The United States had high hopes of quick, big-budget fixes for the electrical power system that would show Iraqis tangible benefits from the ouster of Hussein. But inadequate training for Iraqi staff, regional rivalries restricting the power flow to Baghdad, inadequate fuel for electrical generators and attacks on the infrastructure have contributed to the worst summer of electrical shortages in the capital.
Water is also a "tough, tough" situation in a desert country, said a U.S. official in Baghdad familiar with reconstruction issues. Pumping stations depend on electricity, and engineers now say the system has hundreds of thousands of leaks.
"The most thoroughly dashed expectation was the ability to build a robust self-sustaining economy. We're nowhere near that. State industries, electricity are all below what they were before we got there," said Wayne White, former head of the State Department's Iraq intelligence team who is now at the Middle East Institute. "The administration says Saddam ran down the country. But most damage was from looting [after the invasion], which took down state industries, large private manufacturing, the national electric" system.
Ironically, White said, the initial ambitions may have complicated the U.S. mission: "In order to get out earlier, expectations are going to have to be lower, even much lower. The higher your expectation, the longer you have to stay. Getting out is going to be a more important consideration than the original goals were. They were unrealistic."
When expectations are lowered to this degree, the question arises whether we have actually made the situation worse off by invading. For some time most Americans have assumed that both the Iraqi people and American interests are better off than they were when Saddam ruled the country with his ruthless totalitarian dictatorship. If, however, our withdrawal leaves the country falling into civil war and produces a new strongman with no respect for human rights, or splits the country into rival fiefdoms run by Sunni, Shia, and Kurdish dictators, it is not clear that either our interests or those of the Iraqi people will have been served by our invasion. We will have entered with the best of motives and produced the worst of outcomes.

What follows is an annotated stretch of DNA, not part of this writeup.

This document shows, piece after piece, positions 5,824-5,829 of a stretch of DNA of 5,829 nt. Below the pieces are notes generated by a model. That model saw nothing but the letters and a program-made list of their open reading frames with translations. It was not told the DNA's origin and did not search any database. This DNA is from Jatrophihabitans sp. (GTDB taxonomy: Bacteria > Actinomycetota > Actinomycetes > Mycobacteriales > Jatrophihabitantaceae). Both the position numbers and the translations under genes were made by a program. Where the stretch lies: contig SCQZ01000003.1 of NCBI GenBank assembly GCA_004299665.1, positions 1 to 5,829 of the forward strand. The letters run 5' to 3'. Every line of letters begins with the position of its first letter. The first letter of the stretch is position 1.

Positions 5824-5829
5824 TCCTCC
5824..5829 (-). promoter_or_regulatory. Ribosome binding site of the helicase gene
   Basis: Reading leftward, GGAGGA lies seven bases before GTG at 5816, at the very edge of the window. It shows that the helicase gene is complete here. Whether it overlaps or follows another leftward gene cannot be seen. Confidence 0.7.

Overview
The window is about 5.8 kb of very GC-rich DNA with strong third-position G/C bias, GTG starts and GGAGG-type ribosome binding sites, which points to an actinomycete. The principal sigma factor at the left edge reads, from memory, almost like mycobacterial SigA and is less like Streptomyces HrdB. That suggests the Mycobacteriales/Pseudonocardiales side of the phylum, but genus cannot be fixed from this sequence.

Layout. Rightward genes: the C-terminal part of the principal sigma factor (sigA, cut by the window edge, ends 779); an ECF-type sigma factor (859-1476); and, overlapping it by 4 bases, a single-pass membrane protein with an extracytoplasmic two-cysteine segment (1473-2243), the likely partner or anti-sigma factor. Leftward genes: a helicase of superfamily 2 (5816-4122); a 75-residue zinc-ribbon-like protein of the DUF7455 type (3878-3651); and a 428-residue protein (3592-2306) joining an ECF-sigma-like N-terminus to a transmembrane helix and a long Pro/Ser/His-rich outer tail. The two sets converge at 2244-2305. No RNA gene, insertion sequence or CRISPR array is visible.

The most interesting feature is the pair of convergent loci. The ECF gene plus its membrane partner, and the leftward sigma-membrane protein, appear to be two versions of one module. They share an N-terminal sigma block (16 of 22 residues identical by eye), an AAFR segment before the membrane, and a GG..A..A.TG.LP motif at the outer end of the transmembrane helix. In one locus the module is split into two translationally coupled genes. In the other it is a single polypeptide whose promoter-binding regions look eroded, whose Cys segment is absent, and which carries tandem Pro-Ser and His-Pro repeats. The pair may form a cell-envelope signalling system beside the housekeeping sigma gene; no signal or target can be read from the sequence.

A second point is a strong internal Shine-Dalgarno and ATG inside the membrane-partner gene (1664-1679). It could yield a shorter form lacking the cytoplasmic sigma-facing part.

The problem with using war to reshape the world is that war is uncontrollable. Once war is unleashed, events often spin out of control, coming back to haunt the more powerful country who began the attack. Throughout history many wars have undone countries confident of their superior power. We must hope that this war is at most a temporary setback for America and not a disaster with long term consequences for our ability to safeguard our legitimate interests at home and promote democracy and human rights abroad.
George W handed us what turned out to be a bunch of lemons as his reasons for going to war against Iraq. Stuck with these lemons, he now makes lemonade. But we don't have to drink it, even though it may be best served with lame duck.
I live in DC. An acquaintance here, a long-time diplomat previously stationed in Iraq, early-on in the war insisted that leaving Saddam in place was the "better" option than the results of this invasion were going to be. The reasons? You see them -- they amount to an anarchical void filled by ultimately by an Iran-friendly Islamist government. And we ought to remember that these reasons and evidence for them all existed prior to the start of the war.